For Debbie Denova-Baker, practically every major activity in her life has involved a component of fitness and health.
From her early years of running track at her high school in Houma to becoming a professional trainer in Beverly Hills, Debbie has always been drawn to fitness. Debbie met and married her high school sweetheart, Paul, who was a gymnast before becoming a professional trainer, and eventually pursued her degree in broadcast journalism where she started her own cable access show devoted to health and wellness.
Now, as a local business woman and mother of two young daughters, Debbie has continued following the fitness path. She and Paul opened their fourth Koko FitClub in Mandeville over the summer.
The couple decided to open their first Koko in 2010. They had returned to Houma to be with Debbie’s family while her brother Bobby Cox was in his final stages of Ewing’s sarcoma. After his death, they decided to move back permanently and start their own fitness club. Debbie explained that while researching different business models, they came across the Koko concept.
Based in technology, Koko FitClub integrates strength training, cardio exercise and nutrition planning into a customized plan based on an individual’s body make up and goals. The patented Koko Smartraining system was developed in 2002 in Massachusetts.
“We were intrigued, not just because of its innovation, but because of its ability to include people of all ages and fitness levels. At the time, we were considering our baby boomer parents and wanting to give them a place where they would be comfortable exercising,” Debbie said.
Statistics show that only 16 percent of people go to health clubs. Many in the remaining 84 percent have previously given up memberships because of dissatisfaction or lack of use. Koko developers interviewed 1,000 of these people to discover what their specific concerns for gym membership were. The results confirmed that barriers to gym membership included: confusing equipment, lack of guidance, and intimidating culture. People who are unclear on which size weights they should use, the correct form for the exercise, how to use equipment, or intimidated by the floor-to-ceiling mirrors and loud music, are those likely to stop going to the gym.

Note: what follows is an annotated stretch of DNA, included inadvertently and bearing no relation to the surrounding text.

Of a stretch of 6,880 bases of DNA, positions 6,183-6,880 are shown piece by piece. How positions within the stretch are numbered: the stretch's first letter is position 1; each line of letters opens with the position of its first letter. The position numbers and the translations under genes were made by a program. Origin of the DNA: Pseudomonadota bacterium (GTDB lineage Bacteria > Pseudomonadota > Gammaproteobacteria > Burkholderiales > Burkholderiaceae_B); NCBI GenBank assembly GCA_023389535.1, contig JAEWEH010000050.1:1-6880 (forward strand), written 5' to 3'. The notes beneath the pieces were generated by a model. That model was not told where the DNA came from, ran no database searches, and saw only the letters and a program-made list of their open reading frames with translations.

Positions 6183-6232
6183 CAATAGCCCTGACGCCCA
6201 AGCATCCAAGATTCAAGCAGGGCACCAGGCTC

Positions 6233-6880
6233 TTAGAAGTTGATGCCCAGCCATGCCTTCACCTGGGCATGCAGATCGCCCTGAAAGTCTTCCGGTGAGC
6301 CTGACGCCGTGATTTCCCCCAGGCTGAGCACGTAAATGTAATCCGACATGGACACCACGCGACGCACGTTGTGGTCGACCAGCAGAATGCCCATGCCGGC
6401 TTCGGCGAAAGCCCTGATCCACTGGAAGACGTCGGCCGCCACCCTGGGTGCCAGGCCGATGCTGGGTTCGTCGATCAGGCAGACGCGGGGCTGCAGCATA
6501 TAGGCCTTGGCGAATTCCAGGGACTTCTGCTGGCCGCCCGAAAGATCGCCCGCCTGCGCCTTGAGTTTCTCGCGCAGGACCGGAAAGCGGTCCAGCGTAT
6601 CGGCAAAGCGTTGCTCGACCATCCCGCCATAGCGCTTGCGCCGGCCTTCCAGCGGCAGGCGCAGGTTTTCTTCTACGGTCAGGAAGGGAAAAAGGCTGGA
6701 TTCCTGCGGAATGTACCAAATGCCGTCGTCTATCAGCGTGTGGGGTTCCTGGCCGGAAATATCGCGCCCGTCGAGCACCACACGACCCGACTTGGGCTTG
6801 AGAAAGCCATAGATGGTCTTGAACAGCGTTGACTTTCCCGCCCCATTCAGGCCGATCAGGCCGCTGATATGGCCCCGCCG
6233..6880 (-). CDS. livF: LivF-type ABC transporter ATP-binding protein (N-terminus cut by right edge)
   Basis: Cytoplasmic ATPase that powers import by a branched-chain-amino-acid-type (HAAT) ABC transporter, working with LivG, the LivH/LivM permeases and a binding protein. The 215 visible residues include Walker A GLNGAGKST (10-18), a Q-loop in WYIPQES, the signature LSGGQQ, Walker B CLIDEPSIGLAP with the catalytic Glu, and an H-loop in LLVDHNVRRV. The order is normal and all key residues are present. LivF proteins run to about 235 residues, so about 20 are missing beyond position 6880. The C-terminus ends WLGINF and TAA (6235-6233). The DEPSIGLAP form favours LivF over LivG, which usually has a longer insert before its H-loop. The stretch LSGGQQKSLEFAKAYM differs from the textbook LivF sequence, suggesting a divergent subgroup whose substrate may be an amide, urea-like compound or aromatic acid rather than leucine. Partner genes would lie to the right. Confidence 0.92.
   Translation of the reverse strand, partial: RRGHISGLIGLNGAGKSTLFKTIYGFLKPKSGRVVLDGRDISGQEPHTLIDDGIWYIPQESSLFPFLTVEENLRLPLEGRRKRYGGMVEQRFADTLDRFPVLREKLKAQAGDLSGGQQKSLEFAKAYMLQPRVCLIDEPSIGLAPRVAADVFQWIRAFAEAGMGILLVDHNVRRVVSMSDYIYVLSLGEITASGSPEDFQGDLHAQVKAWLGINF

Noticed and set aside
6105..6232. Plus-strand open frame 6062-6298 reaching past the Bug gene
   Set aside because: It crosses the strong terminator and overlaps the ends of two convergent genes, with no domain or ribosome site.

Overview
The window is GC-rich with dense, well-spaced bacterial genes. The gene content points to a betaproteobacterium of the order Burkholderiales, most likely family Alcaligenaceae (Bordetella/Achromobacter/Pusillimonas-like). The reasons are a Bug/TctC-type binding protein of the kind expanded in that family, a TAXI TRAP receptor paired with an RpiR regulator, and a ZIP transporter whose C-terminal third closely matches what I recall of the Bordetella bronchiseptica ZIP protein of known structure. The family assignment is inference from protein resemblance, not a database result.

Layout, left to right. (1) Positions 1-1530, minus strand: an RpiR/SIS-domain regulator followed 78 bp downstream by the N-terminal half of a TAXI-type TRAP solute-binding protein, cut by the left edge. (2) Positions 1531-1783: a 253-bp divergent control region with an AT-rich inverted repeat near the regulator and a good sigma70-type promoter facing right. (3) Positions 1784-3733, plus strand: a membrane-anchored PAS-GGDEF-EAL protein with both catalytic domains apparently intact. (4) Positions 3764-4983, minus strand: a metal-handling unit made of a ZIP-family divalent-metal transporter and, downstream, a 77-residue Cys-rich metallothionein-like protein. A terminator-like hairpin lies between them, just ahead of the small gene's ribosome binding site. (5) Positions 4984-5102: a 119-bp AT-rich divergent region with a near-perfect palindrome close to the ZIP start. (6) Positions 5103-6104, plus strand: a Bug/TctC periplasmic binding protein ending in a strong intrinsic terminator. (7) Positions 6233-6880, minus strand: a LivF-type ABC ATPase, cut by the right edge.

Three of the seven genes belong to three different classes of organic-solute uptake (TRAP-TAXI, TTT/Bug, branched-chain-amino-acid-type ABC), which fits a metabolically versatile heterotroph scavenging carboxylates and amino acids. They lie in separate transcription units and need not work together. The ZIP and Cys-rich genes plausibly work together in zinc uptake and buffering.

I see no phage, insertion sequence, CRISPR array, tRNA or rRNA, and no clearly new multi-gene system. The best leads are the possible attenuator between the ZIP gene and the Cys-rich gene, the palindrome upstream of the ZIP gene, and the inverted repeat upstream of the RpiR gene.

“At Koko, we’ve taken the guesswork out of fitness and made personal training more accessible to the general public,” she said.
Debbie explained that Koko Smartraining is about more than changing your physical appearance; it is about changing the way your body responds to food and exercise. The program is designed to build lean muscle, burn fat and drive metabolism in the most time efficient way possible—through circuit training with real weights and interval cardio training with treadmills and elliptical trainers.
Each member receives a Koko key fob with a USB drive that contains personal fitness information and customized exercise plan. There is a main computer near the front desk where members can log in for assessments such as Body Mass Index, for updated nutritional information and for results monitoring. Members also use their drives to enter into weight and cardio machines. Touch screens are strategically located on the machines and provide exercise instructions (including weight size and repetitions) while also monitoring intensity workload and pace.
“The weight training and cardio exercises are both designed to keep the heart rate elevated while also providing a full-body workout,” Debbie said. “Everything is precisely managed to eliminate wasted time.”
Weight training/strength sessions are 30 minutes in length, as opposed to the usual 90-minute cycle in traditional gym settings. And the 15-minute Koko Cardio workout is twice as effective as a typical treadmill or elliptical workout.
For as technologically advanced as Koko is, Debbie and Paul have made sure that personal service is the hallmark of their clubs. The word “Koko” is of Japanese origin meaning individual—as in individual attention, one at a time, or one-by-one. The couple has taken these descriptions to a completely new level.
“We knew we wanted to interject ‘Southern Hospitality’ into the Koko culture. Our FitCoaches have done such a great job connecting with our members that the corporate office is replicating some of our hiring and training procedures nationwide,” she said.
“So many members note the important role our FitCoaches have played in their success. We know our technology works, but it is our people who make the experience fun.”
With three successful Koko FitClubs in Houma, Thibodaux and Baton Rouge under their belt, the choice to expand to the Northshore was more than a business decision; it was a personal one as well.
They wanted the site of their new location to also be the site of their new home. As Debbie explained, their daughters Alaya and McKenzie (“Kenzie”) were about to start school so they wanted to settle in a family-oriented community that offered a quality education and healthy lifestyle.
All signs are showing they’ve made the right decision. The girls are settling into their new schools. The family just learned they are expecting a new baby, Debbie is due in late February, and more people are falling in love with the Koko lifestyle every day.
We call them Koko nuts,” she said. “Ultimately this is our job…to grow Koko nuts. Our goal is for people to think of Koko as the best fitness experience they’ve ever had.
Koko FitClub in Mandeville, Baton Rouge, Houma and Thibodaux. 3441 E. Causeway Approach, 985-746-4161, KokoFitClub.com.